The days of chalkboards and overhead projectors are slipping away. Increasingly, schools across the nation are using educational technology as part of the curricula. With 84% of Americans now using the Internet,* and nearly two-thirds owning a smartphone,† incorporating more technology into the classroom is an inevitable progression of our times. But there are also real benefits to educational technologies and digital curriculum. Here are a few of the most advantageous:
Technology is expensive, right? That’s not as simple of an answer as you might think. While there is certainly plenty of high-priced technology, there are also ways educational institutions can save money with technology. An investment in e-readers, for instance, can lead to long-term savings thanks to the reduced or eliminated cost of buying and updating textbooks. Likewise, computer consoles in the classroom can allow schools to use inexpensive software or even freeware rather than relying on expensive workbooks. In addition, educators can use the Internet to access a trove of free worksheets and lesson plans.
Some of the biggest advances in educational technology have been in educational software. These programs don’t just supplement a student’s education—they can help manage and drive it. How? Many of the newest programs are designed to be customized to each student’s needs, providing learning paths that are most effective for that particular student. Instead of trying to teach a classroom of 30 students the exact same thing every day, teachers can use educational software to help each student progress through a personalized lesson plan. This can better help each student reach learning goals.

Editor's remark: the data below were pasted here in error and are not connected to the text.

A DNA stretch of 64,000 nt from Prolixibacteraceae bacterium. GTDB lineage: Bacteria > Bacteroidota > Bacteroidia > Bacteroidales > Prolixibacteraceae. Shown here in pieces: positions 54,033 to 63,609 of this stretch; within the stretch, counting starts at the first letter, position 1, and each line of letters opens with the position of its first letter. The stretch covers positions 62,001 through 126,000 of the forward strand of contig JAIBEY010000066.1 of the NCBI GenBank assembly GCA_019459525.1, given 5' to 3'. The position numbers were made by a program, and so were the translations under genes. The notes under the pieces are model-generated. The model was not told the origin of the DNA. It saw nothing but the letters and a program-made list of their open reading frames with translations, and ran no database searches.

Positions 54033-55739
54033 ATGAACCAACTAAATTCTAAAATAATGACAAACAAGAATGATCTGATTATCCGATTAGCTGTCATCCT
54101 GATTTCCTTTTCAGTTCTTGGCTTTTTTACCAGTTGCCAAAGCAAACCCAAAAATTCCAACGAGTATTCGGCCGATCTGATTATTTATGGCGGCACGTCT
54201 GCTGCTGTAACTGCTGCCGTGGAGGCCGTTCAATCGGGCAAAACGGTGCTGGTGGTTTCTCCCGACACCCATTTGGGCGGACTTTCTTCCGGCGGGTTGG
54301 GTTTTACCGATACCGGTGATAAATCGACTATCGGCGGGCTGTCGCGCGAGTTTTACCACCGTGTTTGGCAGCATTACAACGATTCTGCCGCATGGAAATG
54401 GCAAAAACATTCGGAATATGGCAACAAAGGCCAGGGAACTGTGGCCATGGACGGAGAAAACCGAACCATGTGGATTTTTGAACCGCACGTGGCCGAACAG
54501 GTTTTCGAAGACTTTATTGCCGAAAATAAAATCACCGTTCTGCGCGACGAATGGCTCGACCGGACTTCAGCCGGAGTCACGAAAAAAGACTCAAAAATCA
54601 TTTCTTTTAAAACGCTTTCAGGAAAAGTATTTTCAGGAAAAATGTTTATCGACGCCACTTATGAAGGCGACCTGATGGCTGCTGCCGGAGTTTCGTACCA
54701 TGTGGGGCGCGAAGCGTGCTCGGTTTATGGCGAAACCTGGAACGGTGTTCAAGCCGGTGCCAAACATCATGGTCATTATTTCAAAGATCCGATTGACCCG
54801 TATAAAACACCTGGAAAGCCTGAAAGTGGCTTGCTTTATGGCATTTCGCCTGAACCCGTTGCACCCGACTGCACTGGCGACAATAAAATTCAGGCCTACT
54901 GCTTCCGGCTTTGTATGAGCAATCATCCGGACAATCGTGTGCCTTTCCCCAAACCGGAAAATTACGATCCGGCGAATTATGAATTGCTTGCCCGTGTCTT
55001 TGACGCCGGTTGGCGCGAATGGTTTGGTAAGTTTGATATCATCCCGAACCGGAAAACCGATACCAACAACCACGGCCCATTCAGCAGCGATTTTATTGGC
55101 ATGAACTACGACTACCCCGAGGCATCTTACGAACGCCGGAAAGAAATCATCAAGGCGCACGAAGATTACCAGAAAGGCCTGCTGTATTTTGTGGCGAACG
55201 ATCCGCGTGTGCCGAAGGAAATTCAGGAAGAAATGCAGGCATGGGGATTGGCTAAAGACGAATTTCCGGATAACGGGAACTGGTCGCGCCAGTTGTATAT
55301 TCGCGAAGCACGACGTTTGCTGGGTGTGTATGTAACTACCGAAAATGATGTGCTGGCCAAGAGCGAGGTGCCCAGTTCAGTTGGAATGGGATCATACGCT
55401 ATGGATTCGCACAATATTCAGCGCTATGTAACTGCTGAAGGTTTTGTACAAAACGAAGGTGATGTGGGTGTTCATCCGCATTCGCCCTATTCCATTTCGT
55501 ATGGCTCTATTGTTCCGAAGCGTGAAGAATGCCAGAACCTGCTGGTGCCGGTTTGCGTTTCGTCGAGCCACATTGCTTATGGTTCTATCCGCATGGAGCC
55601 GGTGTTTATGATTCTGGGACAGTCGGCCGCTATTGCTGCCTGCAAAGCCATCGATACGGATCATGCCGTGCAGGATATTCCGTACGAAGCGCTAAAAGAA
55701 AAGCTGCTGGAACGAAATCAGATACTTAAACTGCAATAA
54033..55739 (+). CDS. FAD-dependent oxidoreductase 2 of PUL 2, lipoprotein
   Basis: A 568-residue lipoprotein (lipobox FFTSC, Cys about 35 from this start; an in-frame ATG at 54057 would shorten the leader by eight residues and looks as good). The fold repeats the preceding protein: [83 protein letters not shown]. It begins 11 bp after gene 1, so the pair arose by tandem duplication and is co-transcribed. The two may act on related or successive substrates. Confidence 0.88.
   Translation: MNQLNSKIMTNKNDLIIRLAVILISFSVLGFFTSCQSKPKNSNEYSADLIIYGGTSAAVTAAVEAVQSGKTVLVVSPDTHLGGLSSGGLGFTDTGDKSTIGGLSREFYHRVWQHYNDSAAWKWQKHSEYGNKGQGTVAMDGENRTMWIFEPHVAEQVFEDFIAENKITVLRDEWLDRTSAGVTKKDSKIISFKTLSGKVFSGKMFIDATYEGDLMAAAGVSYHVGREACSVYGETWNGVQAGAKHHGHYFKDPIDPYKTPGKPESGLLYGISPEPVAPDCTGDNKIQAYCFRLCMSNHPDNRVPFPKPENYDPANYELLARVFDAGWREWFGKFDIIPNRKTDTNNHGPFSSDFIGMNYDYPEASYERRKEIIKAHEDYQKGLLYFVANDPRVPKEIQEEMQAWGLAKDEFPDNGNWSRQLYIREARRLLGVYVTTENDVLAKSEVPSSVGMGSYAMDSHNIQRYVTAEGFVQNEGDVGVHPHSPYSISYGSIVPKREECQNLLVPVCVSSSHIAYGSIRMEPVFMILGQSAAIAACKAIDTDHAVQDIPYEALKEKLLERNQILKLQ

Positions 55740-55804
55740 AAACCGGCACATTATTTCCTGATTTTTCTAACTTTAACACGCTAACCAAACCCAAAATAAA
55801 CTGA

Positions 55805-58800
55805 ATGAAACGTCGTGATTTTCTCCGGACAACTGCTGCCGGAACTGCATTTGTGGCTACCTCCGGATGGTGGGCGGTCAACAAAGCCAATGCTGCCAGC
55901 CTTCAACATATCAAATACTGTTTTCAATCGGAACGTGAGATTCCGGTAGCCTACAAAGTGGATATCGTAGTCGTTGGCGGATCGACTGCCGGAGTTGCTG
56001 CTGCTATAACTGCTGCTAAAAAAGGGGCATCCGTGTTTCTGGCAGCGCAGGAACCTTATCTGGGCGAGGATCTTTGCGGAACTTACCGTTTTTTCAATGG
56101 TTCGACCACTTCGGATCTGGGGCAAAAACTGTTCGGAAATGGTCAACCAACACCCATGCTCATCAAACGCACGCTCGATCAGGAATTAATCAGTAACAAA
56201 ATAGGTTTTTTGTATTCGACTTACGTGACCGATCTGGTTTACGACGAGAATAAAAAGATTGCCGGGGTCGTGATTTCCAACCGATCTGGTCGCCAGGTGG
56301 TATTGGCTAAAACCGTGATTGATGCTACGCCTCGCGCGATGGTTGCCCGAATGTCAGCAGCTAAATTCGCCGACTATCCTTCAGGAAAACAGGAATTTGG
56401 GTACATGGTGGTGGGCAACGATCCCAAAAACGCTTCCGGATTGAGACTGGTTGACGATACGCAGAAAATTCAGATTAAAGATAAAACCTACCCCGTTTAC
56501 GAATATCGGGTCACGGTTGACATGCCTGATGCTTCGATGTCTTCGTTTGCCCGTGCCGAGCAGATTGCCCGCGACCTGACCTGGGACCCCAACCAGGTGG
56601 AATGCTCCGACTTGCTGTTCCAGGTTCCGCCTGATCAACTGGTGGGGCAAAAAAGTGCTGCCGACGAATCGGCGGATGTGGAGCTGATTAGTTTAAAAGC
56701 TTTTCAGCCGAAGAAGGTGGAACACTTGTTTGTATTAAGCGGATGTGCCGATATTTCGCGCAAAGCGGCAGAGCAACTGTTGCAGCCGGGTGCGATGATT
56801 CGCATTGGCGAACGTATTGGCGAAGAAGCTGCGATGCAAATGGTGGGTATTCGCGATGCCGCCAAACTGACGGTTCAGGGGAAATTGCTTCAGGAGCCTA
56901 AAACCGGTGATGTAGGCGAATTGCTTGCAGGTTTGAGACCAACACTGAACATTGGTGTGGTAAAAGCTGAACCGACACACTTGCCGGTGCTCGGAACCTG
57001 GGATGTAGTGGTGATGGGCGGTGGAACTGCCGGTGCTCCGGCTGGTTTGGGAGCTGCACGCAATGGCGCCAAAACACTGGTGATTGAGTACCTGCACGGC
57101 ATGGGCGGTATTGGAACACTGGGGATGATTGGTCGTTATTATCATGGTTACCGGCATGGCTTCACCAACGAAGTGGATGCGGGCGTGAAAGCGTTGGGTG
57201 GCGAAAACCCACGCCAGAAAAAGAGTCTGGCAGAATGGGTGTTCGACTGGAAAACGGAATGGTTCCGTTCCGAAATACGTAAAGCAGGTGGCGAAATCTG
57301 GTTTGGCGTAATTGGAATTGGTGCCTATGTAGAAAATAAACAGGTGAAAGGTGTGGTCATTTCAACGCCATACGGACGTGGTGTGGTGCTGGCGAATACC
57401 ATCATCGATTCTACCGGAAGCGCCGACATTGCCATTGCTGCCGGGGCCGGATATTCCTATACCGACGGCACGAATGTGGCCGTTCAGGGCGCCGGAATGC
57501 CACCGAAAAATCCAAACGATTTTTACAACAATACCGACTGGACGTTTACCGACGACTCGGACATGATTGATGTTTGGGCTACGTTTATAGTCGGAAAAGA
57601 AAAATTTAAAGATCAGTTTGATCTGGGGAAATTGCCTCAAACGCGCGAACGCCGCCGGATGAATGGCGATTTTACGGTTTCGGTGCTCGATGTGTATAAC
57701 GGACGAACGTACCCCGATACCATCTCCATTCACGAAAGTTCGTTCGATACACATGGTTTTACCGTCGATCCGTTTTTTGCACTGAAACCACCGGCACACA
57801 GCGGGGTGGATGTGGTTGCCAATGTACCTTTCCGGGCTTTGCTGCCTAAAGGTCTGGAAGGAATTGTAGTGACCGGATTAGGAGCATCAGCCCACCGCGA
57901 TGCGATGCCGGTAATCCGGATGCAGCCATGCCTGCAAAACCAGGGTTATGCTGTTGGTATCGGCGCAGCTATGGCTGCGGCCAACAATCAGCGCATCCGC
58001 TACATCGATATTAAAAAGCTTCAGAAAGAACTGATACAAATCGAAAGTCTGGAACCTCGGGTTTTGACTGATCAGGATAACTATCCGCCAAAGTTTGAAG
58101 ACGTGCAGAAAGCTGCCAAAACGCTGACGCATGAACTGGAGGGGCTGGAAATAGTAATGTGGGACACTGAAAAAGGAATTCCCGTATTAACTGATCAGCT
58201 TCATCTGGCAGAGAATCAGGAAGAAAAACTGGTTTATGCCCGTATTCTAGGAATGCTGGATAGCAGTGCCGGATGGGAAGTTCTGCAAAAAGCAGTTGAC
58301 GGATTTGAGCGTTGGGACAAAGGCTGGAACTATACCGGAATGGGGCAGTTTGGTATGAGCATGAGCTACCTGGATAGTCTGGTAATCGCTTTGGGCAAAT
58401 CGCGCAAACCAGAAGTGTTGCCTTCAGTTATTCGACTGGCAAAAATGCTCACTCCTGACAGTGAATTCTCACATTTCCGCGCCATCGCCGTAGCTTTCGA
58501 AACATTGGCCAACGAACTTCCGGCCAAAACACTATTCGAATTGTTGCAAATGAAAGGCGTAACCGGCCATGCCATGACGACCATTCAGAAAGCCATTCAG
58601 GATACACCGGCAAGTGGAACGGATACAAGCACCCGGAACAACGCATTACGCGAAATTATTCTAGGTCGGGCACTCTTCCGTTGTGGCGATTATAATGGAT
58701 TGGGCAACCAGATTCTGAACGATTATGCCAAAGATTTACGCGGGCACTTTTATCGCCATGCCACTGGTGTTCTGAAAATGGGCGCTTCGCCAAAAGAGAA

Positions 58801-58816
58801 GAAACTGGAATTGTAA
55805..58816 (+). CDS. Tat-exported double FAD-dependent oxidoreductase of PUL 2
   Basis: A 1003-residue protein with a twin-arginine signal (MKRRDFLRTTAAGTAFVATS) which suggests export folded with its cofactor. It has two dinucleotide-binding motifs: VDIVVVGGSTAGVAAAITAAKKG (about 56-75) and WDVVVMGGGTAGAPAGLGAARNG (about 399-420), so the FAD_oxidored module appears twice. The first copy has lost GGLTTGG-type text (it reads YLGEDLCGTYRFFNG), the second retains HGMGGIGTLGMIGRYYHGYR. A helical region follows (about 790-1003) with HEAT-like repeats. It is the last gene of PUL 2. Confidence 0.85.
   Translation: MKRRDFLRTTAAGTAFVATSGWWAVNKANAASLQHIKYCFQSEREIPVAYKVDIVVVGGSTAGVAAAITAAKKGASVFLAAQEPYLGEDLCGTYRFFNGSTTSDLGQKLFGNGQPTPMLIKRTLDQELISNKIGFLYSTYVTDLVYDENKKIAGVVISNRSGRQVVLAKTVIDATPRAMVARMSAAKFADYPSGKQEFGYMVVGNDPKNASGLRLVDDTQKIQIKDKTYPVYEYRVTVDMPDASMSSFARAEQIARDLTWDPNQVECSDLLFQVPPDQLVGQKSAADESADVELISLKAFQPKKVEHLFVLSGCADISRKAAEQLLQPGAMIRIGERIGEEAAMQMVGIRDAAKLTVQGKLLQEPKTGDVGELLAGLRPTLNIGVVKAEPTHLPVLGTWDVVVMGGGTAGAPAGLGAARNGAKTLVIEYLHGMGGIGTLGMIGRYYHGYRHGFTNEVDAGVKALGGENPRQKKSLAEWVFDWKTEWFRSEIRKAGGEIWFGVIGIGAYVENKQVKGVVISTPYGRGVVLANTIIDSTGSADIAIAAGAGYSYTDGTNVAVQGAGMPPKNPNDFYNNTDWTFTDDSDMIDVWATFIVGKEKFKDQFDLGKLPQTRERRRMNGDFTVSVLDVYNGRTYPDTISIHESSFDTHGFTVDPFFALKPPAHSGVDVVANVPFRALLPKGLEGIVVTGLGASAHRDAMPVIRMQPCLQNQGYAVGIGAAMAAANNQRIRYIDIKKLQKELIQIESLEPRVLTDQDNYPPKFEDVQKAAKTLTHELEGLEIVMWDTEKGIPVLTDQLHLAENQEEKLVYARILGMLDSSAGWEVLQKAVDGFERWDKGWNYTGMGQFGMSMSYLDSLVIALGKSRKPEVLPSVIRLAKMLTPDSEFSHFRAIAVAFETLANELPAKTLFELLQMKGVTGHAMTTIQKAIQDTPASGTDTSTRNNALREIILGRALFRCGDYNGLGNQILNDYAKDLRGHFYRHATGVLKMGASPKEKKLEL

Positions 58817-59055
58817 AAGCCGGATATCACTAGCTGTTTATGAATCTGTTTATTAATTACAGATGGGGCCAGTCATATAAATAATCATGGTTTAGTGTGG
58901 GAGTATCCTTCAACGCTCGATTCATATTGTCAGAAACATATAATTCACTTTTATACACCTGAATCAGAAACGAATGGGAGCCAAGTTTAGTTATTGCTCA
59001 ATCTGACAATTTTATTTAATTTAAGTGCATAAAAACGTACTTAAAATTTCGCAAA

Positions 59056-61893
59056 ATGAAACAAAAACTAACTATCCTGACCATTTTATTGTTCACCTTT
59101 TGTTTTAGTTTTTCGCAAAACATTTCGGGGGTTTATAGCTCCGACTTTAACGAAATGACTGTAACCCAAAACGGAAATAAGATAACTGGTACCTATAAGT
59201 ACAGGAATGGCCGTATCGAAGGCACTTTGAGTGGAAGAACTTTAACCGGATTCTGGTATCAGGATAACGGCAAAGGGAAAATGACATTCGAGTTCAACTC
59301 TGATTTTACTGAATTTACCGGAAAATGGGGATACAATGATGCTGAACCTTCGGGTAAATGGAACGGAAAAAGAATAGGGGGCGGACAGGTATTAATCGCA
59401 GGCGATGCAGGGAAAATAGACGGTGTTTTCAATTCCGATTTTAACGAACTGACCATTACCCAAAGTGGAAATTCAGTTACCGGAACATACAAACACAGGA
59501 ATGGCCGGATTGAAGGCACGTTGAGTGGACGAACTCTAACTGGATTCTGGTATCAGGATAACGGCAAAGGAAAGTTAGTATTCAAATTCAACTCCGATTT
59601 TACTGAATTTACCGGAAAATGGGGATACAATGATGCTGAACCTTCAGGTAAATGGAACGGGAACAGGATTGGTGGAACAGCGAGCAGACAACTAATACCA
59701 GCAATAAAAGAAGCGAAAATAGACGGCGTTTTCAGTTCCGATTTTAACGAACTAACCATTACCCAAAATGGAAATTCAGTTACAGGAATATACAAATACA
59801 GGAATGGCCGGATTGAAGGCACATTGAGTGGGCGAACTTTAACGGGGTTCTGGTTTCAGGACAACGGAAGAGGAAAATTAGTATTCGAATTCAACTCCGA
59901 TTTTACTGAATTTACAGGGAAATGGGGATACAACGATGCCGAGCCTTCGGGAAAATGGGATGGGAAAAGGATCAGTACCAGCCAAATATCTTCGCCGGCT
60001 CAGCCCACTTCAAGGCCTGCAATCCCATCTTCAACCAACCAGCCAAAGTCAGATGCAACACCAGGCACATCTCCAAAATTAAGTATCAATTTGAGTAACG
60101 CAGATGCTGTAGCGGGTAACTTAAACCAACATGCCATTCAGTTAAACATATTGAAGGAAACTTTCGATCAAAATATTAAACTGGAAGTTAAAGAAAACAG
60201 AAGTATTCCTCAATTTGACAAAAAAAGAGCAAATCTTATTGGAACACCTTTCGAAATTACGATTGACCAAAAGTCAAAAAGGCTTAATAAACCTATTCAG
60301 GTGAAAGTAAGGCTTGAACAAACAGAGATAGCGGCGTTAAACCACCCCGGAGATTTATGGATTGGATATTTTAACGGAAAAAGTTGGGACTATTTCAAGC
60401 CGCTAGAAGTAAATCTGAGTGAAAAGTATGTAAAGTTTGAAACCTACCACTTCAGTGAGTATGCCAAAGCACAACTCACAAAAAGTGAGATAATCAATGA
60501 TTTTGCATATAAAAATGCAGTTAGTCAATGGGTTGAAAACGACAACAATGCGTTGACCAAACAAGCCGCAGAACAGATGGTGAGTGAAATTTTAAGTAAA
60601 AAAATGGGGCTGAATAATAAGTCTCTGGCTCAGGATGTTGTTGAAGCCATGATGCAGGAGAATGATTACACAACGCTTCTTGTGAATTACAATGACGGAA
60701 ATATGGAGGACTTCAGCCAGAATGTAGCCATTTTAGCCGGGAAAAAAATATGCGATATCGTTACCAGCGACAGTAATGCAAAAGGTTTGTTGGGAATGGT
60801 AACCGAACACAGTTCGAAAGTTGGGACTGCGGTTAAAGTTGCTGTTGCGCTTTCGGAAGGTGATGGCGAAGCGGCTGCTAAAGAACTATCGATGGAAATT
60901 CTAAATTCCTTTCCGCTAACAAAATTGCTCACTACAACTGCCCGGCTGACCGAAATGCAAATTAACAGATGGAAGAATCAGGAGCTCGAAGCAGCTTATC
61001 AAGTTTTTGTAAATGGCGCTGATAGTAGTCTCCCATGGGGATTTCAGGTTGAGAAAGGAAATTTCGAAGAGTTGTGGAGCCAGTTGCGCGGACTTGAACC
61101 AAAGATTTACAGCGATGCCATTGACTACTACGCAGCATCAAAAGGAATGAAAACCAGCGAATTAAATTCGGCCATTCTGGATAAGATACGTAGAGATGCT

Recent research has found that proper deployment of educational technology can help boost student achievement, particularly among at-risk students.‡ The key is the “proper deployment” part, which includes three integral components. First, teachers and technology must blend together so that the teacher is guiding both the student and what tech is being used. Secondly, the technology should be focused on interactive learning, engaging the student fully. Finally, the technology should push the student to explore and create. When used in this manner, educational technology can help keep all students on track.
Technology guides the modern world, and those who are comfortable using it are likely to have an easier time finding employment. In fact, research shows that nearly 80% of middle-skill jobs require digital skills.§ Educational technology can help familiarize students with modern technology and even give them experience in oft-used applications like word processors, spreadsheets, and presentation tools. In this way, educational technology can simultaneously teach students specific subjects and develop their general digital skills.
Carrying around one e-book is certainly easier than carrying around five textbooks. But technology does more than make backpacks lighter. Apps like Google Classroom allow students to complete essays on the cloud, which keeps them from having to carry around, and potentially lose, notebooks. And it allows them to work on their essay from any Internet-enabled device, always picking up right where the student left off. Plenty of other apps keep students connected with their fellow students, allowing for easier—and even remote—collaboration. Plus, many of these apps include a parents’ portal, which allows parents to easily check in on their child’s work and progress.